You’ll mostly be dealing with acid chlorides, so SOCl2 will be your usual go-to reagent. Bromides, however, are also somewhat common and you may see your instructor throwing those in the mix on the test. Acid chlorides are also more reactive towards the nucleophiles.
Formation of Acid Anhydrides
Anhydrides are similar in their reactivity to acid halides. They are less useful for the synthesis and you won’t see them as a focus of many questions. Anhydrides can be simple and mixed.
Acid anhydrides don’t play much of a role in pretty much any relevant chemistry, so you just gotta remember that they are similar to chlorides reactivity-wise, give a carboxylic acids as side products with nucleophiles, and that’s about it.
Reduction of Carboxylic Acids with Lithium Aluminium Hydride (LAH)
LAH is a very useful and a very common reducing agent in organic chemistry. It is very strong and will easily reduce carboxylic acids to the corresponding primary alcohols.
The first step of the reaction is very exothermic and produces molecular hydrogen (H2) and may end up in an explosion if not performed carefully. It also produces a corresponding alcoholate (a deprotonated alcohol) as a product, so you’ll need to use the acidic workup to get the neutral alcohol. Note though, some instructors have tendency to “skip” or “assume” the workup steps, so be very careful with how your instructor writes their reactions. If they routinely assume the workup step, you’re safe writing the alcohol product right the way. If, however, they show the workup step and you forget about it on the test, you’re likely to lose points.
Hell-Volhard-Zelinsky or HVZ for short is an important reaction of carboxylic acids. It is actually a two-step sequence rather than just a reaction. The first step makes an α-brominated acid bromide. Then, in the second step you “quench” the bromide from the first step to make either an acid or an ester.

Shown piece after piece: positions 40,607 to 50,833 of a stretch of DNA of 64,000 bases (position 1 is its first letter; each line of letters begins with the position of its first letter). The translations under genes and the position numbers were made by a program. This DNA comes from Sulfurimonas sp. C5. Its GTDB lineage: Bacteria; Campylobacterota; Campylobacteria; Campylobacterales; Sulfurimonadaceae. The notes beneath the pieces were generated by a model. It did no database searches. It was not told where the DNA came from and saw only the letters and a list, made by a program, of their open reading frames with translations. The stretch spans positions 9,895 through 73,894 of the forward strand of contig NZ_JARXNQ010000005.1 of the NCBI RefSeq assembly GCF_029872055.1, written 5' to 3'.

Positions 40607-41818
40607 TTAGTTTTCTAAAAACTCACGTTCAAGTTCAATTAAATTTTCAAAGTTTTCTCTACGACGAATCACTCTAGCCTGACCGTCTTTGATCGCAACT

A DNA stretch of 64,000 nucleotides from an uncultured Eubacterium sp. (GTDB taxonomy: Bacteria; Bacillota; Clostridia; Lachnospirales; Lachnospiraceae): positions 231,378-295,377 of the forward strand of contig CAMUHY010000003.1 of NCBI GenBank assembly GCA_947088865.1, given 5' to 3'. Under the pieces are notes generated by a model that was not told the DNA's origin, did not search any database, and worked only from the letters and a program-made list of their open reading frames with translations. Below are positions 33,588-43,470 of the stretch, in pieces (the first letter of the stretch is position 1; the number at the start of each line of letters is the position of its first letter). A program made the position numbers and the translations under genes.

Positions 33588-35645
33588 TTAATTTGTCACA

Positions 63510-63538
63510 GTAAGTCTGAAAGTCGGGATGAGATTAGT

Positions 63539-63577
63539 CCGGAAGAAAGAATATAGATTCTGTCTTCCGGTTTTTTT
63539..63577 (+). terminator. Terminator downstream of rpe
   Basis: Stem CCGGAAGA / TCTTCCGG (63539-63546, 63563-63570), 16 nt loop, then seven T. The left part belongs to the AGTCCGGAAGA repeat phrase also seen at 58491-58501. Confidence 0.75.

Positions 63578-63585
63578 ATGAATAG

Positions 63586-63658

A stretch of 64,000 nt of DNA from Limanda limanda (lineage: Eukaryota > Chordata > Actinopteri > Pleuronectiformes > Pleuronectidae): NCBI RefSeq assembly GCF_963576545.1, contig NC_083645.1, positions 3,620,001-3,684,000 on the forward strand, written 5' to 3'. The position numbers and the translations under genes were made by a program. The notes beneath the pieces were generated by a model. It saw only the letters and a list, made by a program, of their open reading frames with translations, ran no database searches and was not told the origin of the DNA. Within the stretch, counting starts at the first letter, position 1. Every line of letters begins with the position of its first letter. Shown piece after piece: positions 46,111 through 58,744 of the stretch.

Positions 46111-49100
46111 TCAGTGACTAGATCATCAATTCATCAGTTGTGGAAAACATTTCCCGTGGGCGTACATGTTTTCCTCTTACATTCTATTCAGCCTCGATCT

This reaction is often covered in the chapter dealing with enols and enolates as the mechanism involves an acid-promoted enolization. So, if you’re not seeing this reaction among the ones you’re covering in the reactions of carboxylic acids chapter, keep it at the back burner for now as you’ll need it for later.
Decarboxylation of β-Ketocarboxylic Acids
This is another one of those reactions that you’re probably going to see when going over the reactions of enols and enolates. β-Ketocarboxylic acids are unstable and spontaneously decarboxylate at elevated or sometimes even at room temperature.
This process initially forms an enol. But since enols are significantly less stable than the corresponding ketones, we see a quick keto-enol tautomerization giving the corresponding carbonyl. As we’re working in acidic conditions, the tautomerization is acid catalyzed and proceeds very fast. Basically, you’re not going to have (or even write) the enol form unless you’re doing a complete mechanism for this reaction.
Formation of Amides
Amides are incredibly important for living systems. Peptide bonds, chemically speaking, are amides. So if not for amides, we wouldn’t even exist. Well, maybe we would, but certainly not in the current shape or form. A puddle of ooze would be more like it 😆